Features & Columns

San Jose's Organic Business Sanctuary: Park Avenue

Vestiges of downtown San Jose's retail past spring back to life.
GOT SPIRIT?: Bigsby House and Pueblo Viejo have become two neighborhood treasures along Park Avenue in San Jose. Photo by Josh Koehn.

Reading about Sufi mystics in the crumbling relics of Delhi, India, triggered me to think of Park Avenue in San Jose. To be more specific, while ingesting City of Djinns by William Dalrymple, which is about his years in Delhi, certain passages hit close to home.

In the prologue, for example, he confesses that the ruins of Delhi are what fascinated him. No matter how often planners colluded to create new colonies of gleaming concrete, crumbling towers, old mosques, abandoned ruins or ancient tombs would suddenly appear, intruding on the city blocks, the golf courses and the roundabouts. Even though much of the old city from centuries or even decades ago had been destroyed by violence, with many people forced away after Partition, old buildings—just like spirits—often came out of nowhere, even after they were pushed out for shiny new constructions.

The physical and the temporal aspects of Delhi always seemed to merge. Despite the repeated destruction of the city, pieces of it always seemed to reincarnate.

Such has always been my attitude around here, especially when the urban blight exploration junkie typed out his greatest hits from Auzerais, Stockton Avenue or along that hideous stretch of Camden near Highway 17. This time, however, the old ghosts, the djinns, emerged on a weird stretch of Park Avenue heading eastward from Race Street through an old mile of forgotten San Jose. When I ingest cosmic passages like those of Dalrymple, they immediately manifest themselves as San Jose passages, whether it's through time or geography.

Venturing east from that intersection, any explorer would set his sights on Pueblo Viejo Imports. This miraculous place used to be downtown a decade ago, but, for whatever reason, it luckily escaped the city's endless crusade to convince the comfortable classes to move back downtown in search of inner-city recolonization. At that time, the Redevelopment Agency told me, new furniture places downtown—Black Sea Gallery (now Ross Dress for Less) and the original Pueblo Viejo Imports (now Original Gravity)—were "bellwether tenants," designed to kickstart retail in the neighborhood.

Predictably, that never happened and both eventually left. Now, Pueblo Viejo sits right next to another indie diamond, Bigsby House, featuring Japanese shampoo inspired by the tea ceremony. One block over, there's an abandoned building where the Vedanta folks used to give Sanskrit lessons. How's that for serendipity?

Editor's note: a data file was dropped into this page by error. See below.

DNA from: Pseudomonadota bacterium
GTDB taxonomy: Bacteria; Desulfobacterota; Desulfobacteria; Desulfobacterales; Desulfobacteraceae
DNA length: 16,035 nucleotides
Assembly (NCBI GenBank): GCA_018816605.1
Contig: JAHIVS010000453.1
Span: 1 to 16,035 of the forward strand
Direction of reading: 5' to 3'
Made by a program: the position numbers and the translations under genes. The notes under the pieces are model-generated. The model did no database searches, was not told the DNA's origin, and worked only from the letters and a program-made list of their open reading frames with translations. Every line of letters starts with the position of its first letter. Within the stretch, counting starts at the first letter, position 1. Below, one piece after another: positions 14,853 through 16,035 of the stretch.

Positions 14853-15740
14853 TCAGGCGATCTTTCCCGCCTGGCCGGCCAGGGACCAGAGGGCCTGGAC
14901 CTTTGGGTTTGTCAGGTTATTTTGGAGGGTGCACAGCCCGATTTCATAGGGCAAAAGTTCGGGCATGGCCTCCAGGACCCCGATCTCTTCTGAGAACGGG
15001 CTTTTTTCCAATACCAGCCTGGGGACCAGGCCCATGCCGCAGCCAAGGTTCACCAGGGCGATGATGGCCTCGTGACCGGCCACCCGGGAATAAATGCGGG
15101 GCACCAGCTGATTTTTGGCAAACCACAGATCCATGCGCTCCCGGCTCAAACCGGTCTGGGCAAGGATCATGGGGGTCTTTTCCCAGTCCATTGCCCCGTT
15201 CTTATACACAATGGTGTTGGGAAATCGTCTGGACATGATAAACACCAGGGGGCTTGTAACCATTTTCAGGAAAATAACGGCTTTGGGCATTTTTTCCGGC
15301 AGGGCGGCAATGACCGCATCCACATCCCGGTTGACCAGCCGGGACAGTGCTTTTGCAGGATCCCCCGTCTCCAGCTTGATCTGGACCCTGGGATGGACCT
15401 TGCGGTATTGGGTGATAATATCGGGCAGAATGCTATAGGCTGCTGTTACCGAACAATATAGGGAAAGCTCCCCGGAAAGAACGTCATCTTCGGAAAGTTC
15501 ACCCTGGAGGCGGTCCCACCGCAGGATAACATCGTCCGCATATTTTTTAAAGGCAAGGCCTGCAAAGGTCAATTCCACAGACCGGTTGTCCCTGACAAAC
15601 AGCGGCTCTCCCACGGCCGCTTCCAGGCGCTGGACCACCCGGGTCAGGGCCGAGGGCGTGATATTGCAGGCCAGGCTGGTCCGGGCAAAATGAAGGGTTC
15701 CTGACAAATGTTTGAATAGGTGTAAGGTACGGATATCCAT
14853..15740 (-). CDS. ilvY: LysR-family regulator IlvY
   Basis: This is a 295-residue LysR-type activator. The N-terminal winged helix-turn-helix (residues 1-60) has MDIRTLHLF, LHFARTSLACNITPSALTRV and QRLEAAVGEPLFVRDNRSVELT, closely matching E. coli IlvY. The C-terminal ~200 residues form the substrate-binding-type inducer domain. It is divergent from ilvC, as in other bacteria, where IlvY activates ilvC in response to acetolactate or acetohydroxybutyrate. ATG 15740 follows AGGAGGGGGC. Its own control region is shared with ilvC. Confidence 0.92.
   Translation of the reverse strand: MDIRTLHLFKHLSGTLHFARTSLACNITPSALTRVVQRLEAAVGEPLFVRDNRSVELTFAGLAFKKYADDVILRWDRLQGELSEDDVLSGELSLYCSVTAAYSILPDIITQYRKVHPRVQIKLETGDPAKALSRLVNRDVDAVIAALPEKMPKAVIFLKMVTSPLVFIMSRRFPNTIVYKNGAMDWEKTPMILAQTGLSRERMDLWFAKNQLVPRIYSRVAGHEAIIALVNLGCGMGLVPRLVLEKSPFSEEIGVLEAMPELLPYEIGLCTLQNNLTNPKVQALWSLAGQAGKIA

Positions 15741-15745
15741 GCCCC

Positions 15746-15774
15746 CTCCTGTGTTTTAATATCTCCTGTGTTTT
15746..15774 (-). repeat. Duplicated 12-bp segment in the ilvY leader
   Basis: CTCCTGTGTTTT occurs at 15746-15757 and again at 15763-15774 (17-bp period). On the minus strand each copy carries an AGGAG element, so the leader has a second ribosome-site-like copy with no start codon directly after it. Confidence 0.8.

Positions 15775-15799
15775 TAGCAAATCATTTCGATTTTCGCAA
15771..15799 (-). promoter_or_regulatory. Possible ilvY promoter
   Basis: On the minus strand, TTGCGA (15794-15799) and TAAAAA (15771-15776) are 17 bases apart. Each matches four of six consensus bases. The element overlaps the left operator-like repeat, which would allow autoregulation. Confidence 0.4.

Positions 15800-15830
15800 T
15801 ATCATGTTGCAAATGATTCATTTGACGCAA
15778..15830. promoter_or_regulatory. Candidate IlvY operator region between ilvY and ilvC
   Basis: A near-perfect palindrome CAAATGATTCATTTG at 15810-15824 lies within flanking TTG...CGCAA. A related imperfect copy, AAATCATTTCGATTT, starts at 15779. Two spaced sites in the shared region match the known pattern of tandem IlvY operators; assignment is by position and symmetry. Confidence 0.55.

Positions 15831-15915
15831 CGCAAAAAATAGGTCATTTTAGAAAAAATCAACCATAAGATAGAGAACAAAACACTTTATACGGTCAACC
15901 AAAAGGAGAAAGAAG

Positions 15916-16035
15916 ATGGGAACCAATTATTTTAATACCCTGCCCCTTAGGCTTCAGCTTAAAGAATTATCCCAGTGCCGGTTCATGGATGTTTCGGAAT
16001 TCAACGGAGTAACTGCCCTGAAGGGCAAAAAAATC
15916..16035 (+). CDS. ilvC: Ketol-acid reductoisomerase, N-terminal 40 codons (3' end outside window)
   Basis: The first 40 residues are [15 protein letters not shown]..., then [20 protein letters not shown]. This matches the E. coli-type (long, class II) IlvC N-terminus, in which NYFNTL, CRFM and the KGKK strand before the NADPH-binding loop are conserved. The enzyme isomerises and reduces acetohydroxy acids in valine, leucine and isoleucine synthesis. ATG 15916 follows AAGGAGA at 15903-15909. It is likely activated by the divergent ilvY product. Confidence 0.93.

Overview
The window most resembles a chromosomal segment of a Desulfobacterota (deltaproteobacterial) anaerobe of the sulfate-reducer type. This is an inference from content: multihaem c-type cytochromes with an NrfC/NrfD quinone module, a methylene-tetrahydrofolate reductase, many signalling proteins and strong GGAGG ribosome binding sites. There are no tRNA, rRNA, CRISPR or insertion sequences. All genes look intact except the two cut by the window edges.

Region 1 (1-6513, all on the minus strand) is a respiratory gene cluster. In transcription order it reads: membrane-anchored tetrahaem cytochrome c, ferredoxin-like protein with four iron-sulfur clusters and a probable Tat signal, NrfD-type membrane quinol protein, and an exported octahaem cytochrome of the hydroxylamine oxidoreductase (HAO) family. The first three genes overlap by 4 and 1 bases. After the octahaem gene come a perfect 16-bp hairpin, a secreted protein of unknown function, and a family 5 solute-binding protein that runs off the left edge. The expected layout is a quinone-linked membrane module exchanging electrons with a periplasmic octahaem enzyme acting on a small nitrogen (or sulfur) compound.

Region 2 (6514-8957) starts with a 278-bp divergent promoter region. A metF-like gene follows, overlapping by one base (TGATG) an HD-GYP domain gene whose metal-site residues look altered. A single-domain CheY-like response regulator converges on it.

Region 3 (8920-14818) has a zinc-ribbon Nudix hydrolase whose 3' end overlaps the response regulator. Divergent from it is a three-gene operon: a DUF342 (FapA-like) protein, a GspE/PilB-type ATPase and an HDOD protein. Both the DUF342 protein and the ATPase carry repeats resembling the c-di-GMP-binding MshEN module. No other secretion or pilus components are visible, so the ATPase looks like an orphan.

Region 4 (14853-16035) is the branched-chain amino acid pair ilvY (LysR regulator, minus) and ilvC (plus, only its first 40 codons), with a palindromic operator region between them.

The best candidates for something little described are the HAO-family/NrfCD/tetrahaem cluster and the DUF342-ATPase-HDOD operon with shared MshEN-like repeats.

Just like in Dalrymple's City of Djinns, pieces of old San Jose continue to resurface in various places, if one looks hard enough. The djinns, as well as the businesses, are like spirits, which is why this particular stretch of Park Avenue is so awesome. For the non-adepts, it's half a mile south of the area of Recycle Books and Art Boutiki, both of which are also refugees from downtown for the same reasons.

Walking this stretch—and one must explore it on foot to get a proper perspective—is like experiencing five different pieces of five different eras of San Jose history, all gloriously cobbled together. It's akin to summoning the Ancients if one temporarily escapes the homogenous high-rise developments not too far away.

The rest of the street, as it leads toward downtown, presents a beautifully incongruous hodgepodge of retail and residential that could only have emerged in organic fashion. No bureaucratic cabal of real estate creeps could have devised an area more interesting. It is here that odd retail sits between random Craftsman bungalows. Scattershot Victorians intersperse with a Brazilian Jiu-Jitsu training grounds and a preschool. Odd apartments sit above a corner market while other blocks feature more indie retail and still more Craftsman bungalows. There always seems to be a side parking lot leading to something else.

Finally, the entire street would be incomplete without Leather Masters, a San Jose institution for more than 20 years, and the Eritrean Community Center. Let us hope that the djinns of old San Jose continue to resurface. The urban blight exploration junkie will be looking for them, wherever he roams.